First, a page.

Dropping off to sleep is one thing most babies can cleverly do for themselves. But if your baby is having trouble falling asleep or settling, you could try the patting settling technique. If you’d like your older baby to be able to resettle himself when he wakes in the night, you can help your child to sleep independently.

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To learn more about the basics of baby sleep, you can read our article on baby sleep 2-12 months.

Bedtime routine

By the time babies are six months old, they often appreciate the soothing ‘sameness’ of a bedtime routine. Babies love routine, and it won’t take long for your baby to understand what’s expected. A typical bedtime routine might look like this:

  1. Give your baby dinner.
  2. Give your baby a bath.
  3. Have a short play.
  4. Give your baby the last feed of the day (breast or formula).
  5. Change his nappy.
  6. Give him some quiet time with you in the bedroom (reading a book or telling a story).
  7. Put him into the cot while singing a lullaby, such as Rock-a-Bye Baby.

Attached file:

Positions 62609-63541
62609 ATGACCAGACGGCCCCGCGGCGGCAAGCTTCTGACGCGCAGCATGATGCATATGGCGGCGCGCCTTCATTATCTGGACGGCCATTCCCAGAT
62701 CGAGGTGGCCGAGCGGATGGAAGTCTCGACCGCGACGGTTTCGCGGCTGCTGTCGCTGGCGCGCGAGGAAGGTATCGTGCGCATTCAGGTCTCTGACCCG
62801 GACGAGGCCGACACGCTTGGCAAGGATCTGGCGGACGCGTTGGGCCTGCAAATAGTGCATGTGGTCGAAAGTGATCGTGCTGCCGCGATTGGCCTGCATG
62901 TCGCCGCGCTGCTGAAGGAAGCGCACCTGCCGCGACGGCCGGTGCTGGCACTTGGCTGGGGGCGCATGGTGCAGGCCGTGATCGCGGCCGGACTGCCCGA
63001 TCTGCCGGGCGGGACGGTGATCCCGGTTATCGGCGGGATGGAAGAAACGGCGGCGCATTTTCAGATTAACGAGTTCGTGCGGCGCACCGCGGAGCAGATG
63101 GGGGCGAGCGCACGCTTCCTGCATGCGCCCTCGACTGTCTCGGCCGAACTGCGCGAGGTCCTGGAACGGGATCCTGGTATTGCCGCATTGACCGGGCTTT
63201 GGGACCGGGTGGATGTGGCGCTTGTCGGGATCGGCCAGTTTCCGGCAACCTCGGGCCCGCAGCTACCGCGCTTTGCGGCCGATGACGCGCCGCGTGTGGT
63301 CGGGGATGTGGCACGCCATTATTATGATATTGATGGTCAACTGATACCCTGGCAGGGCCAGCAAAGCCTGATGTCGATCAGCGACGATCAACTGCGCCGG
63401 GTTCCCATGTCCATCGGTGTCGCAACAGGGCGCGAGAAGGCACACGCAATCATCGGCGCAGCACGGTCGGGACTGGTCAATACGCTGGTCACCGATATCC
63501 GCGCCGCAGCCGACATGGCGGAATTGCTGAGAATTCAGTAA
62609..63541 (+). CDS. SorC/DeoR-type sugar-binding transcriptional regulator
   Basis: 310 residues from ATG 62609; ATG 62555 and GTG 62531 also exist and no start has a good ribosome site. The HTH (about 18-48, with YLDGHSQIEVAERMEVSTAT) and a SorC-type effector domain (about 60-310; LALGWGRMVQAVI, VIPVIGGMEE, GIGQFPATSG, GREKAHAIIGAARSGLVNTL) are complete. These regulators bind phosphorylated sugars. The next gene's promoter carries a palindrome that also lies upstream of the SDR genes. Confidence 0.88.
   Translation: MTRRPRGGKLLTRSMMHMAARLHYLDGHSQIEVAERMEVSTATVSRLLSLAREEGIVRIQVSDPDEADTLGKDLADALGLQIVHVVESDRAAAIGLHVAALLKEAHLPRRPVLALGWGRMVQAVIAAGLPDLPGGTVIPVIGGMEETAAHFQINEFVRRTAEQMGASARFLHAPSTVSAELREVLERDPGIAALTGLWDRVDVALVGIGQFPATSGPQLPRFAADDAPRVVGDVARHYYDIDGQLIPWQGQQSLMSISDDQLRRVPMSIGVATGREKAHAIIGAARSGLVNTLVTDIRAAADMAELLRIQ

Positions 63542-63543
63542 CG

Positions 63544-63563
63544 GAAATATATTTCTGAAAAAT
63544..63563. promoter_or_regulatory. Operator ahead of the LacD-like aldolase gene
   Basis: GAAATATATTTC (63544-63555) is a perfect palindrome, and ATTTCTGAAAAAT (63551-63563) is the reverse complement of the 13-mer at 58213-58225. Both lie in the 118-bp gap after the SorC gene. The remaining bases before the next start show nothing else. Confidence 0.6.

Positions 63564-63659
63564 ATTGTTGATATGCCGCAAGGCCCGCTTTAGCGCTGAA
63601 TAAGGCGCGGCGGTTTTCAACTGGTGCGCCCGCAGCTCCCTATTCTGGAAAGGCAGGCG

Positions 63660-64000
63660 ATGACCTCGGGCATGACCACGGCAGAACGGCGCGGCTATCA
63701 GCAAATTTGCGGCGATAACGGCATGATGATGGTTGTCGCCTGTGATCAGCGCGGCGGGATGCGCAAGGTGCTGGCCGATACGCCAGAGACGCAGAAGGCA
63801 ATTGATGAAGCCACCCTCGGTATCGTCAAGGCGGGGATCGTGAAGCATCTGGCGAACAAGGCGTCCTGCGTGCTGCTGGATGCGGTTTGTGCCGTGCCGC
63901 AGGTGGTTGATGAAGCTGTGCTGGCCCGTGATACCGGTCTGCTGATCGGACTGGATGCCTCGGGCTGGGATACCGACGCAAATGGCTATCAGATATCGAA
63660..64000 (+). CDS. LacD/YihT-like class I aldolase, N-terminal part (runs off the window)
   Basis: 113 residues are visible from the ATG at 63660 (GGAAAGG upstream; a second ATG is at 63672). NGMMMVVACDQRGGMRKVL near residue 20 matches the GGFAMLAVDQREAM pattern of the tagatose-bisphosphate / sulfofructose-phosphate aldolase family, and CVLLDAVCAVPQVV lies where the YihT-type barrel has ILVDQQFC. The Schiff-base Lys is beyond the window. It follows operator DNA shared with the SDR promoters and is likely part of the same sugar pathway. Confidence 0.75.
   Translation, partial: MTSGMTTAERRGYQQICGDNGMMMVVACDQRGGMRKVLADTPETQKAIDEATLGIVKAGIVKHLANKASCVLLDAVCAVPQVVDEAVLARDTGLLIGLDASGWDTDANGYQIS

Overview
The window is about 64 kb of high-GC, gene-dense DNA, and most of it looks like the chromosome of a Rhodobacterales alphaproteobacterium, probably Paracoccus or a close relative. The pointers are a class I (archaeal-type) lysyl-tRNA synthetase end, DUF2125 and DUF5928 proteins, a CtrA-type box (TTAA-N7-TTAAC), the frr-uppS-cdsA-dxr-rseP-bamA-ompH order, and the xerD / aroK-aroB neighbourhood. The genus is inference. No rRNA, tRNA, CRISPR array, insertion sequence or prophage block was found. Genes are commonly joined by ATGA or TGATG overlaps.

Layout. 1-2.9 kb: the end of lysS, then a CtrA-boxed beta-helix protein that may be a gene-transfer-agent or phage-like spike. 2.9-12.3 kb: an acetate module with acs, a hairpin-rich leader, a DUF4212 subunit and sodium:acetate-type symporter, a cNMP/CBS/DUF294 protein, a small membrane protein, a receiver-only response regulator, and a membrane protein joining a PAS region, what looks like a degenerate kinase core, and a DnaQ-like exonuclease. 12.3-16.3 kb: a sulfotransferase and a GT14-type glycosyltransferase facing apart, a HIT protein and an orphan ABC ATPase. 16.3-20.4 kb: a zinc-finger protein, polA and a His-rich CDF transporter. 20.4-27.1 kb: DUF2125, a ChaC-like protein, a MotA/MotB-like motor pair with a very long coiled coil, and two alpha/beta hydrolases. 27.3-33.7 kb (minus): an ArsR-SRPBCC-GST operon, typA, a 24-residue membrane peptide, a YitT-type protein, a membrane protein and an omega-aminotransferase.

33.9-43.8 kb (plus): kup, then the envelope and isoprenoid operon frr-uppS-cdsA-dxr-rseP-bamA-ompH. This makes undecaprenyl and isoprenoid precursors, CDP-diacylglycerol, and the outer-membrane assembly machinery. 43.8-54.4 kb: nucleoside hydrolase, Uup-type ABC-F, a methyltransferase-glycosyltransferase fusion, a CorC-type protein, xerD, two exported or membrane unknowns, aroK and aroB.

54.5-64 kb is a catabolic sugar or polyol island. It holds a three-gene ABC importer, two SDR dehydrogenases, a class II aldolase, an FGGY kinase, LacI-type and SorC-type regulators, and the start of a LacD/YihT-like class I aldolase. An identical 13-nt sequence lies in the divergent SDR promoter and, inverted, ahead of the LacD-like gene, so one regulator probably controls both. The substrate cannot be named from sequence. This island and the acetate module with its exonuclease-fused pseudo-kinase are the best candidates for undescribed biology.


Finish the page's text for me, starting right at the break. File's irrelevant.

8. Say goodnight.
  9. Turn the lights out or a night-light on (whatever baby is used to).
At six months, there’s usually no need for a feed during the night. Some parents find that a feed around 10 pm (a rollover feed) helps their baby sleep longer through the night. You can read more about phasing out night feeds.

Night waking

All babies wake during the night as part of their normal sleep cycle. Problems start when they can’t get back to sleep without your help. Once a baby knows how to fall back to sleep independently, everyone in the house can enjoy nights of relatively unbroken rest.

Help your baby learn how to go to sleep independently by putting your baby to bed sleepy but still awake. If she can learn to go to sleep without you, she’s more likely to drop off again after waking during the night. This means putting her into her bed before she falls asleep on your lap or on the bottle.